On Tuesday Michelle Obama visited a girls’ school in one of London’s poorest boroughs to announce that the US and UK will collaborate on a $180m global campaign to support girls’ education.
Mrs Obama said the lack of access to education for girls was a “heart breaking injustice” and that “girls’ education is a global issue that requires a global response”.
Except it isn’t just girls who face global educational disadvantage, so do boys.
In March international think tank and governmental advisor, OECD, published a study into the educational attainment of girls and boys in 64 countries across the globe.
It found girls are out-performing boys at school in every country it studied — from China and the US, right through to Jordan and Peru.
What’s more, the choice of announcing the project in Tower Hamlets – one of London’s poorest boroughs – was presumably intended to send the message that girls from poor and ethnic minority backgrounds are hit hardest of all.
Except in the UK, poor and ethnic minority boys also do worse at school than girls from those backgrounds – and dramatically worse than well-off girls.
According to a 2012 Children’s Commissioner report, poor black boys with a special educational need are 168 times more likely to be excluded from school than white girls without special needs from more affluent backgrounds.
And when it comes to getting into university, in the UK the gender gap between men and women has never been wider. In a remarkable statistic from the UCAS admissions service, in a quarter of parliamentary constituencies, there are 50% more girls than boys going to university.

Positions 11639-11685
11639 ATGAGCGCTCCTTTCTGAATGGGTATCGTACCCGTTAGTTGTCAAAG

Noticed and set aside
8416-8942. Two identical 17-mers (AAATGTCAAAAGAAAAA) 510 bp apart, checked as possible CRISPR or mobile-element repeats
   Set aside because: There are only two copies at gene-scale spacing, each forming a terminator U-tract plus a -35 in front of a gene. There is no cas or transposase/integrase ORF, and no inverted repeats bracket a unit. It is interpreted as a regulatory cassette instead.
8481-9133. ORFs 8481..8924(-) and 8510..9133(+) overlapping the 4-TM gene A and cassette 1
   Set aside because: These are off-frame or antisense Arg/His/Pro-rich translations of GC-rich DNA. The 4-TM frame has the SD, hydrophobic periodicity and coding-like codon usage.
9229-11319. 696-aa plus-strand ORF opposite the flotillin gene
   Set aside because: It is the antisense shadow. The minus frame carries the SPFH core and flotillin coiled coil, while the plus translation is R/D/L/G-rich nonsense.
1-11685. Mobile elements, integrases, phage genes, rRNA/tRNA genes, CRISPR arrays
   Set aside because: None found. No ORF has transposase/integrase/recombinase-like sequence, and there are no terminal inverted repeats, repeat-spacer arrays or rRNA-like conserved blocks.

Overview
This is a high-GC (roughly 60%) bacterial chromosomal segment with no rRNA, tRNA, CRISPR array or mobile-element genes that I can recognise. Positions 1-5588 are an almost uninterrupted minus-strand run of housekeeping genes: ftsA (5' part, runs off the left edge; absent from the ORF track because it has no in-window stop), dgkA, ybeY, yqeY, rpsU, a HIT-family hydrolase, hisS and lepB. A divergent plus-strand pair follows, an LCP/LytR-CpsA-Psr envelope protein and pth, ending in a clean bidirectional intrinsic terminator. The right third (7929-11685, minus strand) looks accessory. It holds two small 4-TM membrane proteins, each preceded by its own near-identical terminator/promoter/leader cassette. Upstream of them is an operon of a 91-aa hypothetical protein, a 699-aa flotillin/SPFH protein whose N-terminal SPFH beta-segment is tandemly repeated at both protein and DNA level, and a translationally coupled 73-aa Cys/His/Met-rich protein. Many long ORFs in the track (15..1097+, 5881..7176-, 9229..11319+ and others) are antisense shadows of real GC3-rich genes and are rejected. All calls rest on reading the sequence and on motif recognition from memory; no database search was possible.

Ideology, not education
So why is Mrs Obama solely concerned with girls’ education?
One explanation could be that the fund is intended to target parts of the world in which girls are prevented from going to school altogether.
That’s obviously a valid and important cause, but even if this is the case, why launch a global education campaign that focuses solely on girls in those areas, when boys are doing dramatically worse than girls everywhere else?
What’s more, why hasn’t Mrs Obama – or for that matter Mrs Cameron – launched a high-profile campaign, backed by millions, to tackle the grave gendered educational disadvantage that’s hitting boys hardest in the US and the UK — the countries whose citizens they actually represent?
(In fact, when was the last time you heard any major politician raise a rallying call to tackle the crisis in boys’ education in the UK?)
Who’s worth fighting for?
But to ask those questions would be to miss the point. Because this latest campaign isn’t really about children’s education at all – it’s about ideology.
As Mrs Obama arrived at the school, she was met by students singing “Something Inside So Strong” and “Still I Rise” by Maya Angelou, while London’s Evening Standard ran the story on its front page under the headline – ‘Michelle: Stand Up For Girl Power’.
At the school, Mrs Obama said: “All it takes is to walk into that courtyard and hear the voices of the young women standing tall and strong and smart. I meet girls like this everywhere I go round the world. That is who we are fighting for.”
What message is this sending to the millions of boys not just in the UK and the US, but across the globe, who are struggling at school, or being kicked out altogether?
I’ll tell you what I think it’s telling them. It’s telling them they’re not worth fighting for.
It’s telling them, that if you’re a girl, world leaders will spend millions to help you, but if you’re a boy, you’re on your own.
By Dan Bell
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